After spaying, such negative behaviors tend to lessen or disappear altogether. Even if your female cat still sprays on walls, it won’t stink as bad.

Your Ears Will Thank You

peaceful female cat after spay

If you have ever heard an intact female cat wail when she’s looking for a male cat to mate with, you will know what I am talking about.

She will sound like a cross between a jet plane and an ambulance. Definitely not a sound that I would like to have gone on for hours at home.

There’s a good chance that she will quieten down a few weeks after her surgery and give your ears a break.

Less Active Than Before

Once spayed, female cats tend to be a bit more inactive as compared to before. This is because, without any sex hormones in their body, she won’t be excessively worked up or hyper during mating season. She won’t be rolling and flopping in front of you to show that she’s ready to mate.

This doesn’t mean that she will gain weight non-stop and end up being obese.

Feed A Good Diet

You can still control her weight by feeding her a good diet like a good quality wet canned food or the raw meat diet.

Don’t feed your cat dry food as it contains a lot of carbs which can cause weight gain in cats rather easily. Furthermore, dry good for kibbles is bad for our kitties as they don’t contain the necessary nutrients that are essential for a good diet.

Interact With Your Cat

play with at after neuter to lose weight

Don’t forget to play with your cat as well to prevent a sedentary lifestyle. Get a toy that she can chase and hunt down to keep her active.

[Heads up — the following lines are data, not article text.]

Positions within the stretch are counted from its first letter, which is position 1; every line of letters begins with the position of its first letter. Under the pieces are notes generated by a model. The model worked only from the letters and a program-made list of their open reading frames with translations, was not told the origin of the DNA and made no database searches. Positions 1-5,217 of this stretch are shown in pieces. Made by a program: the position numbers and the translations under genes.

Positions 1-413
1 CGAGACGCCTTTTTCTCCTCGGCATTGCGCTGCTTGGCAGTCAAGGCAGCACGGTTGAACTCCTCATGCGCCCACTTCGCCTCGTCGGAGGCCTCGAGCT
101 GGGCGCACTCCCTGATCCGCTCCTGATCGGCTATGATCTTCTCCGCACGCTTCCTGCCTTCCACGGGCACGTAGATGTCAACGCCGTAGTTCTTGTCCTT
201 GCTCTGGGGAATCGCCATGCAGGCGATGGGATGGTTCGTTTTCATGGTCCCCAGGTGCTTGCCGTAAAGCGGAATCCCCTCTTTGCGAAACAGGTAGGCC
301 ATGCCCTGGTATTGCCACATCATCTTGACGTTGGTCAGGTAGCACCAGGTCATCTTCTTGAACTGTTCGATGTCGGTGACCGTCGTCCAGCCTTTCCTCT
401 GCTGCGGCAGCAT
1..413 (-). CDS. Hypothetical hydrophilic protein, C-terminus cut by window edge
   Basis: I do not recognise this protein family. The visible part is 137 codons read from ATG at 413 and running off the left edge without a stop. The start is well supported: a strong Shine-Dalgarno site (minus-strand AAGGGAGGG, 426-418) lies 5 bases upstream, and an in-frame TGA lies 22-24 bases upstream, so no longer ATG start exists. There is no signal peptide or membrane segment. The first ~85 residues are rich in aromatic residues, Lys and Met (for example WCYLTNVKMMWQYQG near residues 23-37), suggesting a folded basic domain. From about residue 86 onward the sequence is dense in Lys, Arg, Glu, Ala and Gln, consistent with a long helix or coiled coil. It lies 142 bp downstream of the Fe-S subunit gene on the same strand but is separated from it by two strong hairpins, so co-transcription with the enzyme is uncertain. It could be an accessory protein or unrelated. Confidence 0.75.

Do Cats Get Nice After Getting Spayed?

It depends.

Not all cats are lap cats or liked to be cuddled. Some prefer more me-time than lying next to their owners.

After spaying your cat, its personality should not be altered by much except for the absence of mating and sexual behaviors.

They might have a tendency to be calmer and nicer since they are no longer psyched up by sex hormones.

Do Female Cats Get Depressed After Getting Spayed?

There have not been any conclusive studies that spaying can cause depression in female cats.

Cats are creatures of habit.

More often than not, the post-surgery recovery period can be difficult for cats. They have to deal with the discomfort, anxiety and hormonal changes.

It may cause added stress for cats but they should start getting back to their normal behavior after a few days.

My Cat Is Acting Weird After Being Spayed

If you notice that your cat is not back to her normal self after a few days, it might be a good idea to give the vet a call for advice.

Some symptoms that you should be aware of:

  • Not eating or drinking
  • Vomiting
  • Diahrrea
  • Difficulty breathing
  • Bleeding or pus at the incision area

If you notice any of the above symptoms happening, it would be best to bring the cat back to the vet for a follow up.

Final Thoughts

Some pet owners may feel that spaying or fixing your cat is cruel. Then again, having a cat that’s in heat several times a year and yet can’t do anything about it must be even worse for the cat.

By spaying your cat at an early age, you can give them a healthier and longer life. At the same time, it helps with population control where more than a million cats are euthanized at animal shelters every year.

If you are on the fence about getting your cat spayed, it would be best to speak to your local vet to help clarify your concerns.

At the end of the day, we want to give our cat the best quality of life possible.